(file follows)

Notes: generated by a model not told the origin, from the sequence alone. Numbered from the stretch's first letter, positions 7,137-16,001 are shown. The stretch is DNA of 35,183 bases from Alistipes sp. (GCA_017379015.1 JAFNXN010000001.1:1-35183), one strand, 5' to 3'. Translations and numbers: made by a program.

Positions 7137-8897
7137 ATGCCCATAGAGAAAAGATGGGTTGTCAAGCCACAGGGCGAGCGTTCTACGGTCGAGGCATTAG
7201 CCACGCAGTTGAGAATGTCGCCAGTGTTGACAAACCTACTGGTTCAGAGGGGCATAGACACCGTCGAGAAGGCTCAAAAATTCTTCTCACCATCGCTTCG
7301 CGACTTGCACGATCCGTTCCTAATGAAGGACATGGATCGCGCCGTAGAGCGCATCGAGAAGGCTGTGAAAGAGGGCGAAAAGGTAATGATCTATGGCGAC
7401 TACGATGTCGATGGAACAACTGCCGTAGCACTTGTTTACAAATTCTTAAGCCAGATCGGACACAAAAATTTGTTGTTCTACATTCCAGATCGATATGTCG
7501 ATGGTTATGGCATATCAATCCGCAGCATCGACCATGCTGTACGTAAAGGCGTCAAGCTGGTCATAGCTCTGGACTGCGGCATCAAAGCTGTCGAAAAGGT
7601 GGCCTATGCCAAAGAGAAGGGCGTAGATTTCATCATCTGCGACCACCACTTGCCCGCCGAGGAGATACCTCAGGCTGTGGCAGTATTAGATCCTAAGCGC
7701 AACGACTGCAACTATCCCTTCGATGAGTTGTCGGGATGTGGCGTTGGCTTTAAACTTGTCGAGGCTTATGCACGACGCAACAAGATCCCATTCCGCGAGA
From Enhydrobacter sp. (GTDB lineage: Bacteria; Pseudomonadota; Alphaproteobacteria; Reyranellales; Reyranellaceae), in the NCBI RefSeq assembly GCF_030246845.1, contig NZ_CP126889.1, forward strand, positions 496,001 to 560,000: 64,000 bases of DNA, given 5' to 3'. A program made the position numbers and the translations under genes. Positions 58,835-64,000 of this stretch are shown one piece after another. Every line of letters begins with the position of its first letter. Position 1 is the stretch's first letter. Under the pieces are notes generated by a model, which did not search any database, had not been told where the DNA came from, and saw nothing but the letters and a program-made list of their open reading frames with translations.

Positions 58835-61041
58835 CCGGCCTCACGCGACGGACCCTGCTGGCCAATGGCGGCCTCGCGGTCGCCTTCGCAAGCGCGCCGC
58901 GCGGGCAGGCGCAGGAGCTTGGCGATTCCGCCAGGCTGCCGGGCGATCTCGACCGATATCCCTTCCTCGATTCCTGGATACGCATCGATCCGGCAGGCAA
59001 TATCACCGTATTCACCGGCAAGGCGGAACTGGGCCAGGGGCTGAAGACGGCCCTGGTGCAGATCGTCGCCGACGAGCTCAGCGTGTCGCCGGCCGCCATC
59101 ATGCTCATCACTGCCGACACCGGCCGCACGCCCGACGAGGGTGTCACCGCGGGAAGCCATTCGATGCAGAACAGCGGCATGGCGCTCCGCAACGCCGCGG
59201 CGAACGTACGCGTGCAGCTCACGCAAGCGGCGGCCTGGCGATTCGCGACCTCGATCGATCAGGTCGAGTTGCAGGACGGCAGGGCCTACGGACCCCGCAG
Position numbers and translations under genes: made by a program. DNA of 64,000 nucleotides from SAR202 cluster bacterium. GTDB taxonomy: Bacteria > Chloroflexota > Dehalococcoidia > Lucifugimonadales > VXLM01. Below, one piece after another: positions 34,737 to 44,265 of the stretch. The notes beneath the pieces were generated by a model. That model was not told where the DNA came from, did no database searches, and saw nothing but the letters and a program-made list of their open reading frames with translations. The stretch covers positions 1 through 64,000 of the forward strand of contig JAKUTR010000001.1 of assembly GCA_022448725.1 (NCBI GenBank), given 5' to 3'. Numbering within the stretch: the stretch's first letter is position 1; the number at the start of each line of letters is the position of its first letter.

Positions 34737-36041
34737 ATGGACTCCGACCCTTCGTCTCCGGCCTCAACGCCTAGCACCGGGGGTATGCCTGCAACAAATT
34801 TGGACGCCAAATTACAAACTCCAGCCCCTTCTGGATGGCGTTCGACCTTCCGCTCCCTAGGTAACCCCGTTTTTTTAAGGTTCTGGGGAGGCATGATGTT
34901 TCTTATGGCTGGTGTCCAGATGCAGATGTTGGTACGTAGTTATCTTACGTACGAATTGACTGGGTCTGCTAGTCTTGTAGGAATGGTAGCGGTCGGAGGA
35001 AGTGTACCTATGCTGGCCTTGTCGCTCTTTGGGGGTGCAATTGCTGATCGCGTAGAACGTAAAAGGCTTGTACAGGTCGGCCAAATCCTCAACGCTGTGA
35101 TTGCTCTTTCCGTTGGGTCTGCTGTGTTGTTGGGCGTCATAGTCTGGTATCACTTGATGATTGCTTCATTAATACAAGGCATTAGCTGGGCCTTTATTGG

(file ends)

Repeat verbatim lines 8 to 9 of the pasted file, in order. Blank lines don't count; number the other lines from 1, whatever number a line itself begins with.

7601 GGCCTATGCCAAAGAGAAGGGCGTAGATTTCATCATCTGCGACCACCACTTGCCCGCCGAGGAGATACCTCAGGCTGTGGCAGTATTAGATCCTAAGCGC
7701 AACGACTGCAACTATCCCTTCGATGAGTTGTCGGGATGTGGCGTTGGCTTTAAACTTGTCGAGGCTTATGCACGACGCAACAAGATCCCATTCCGCGAGA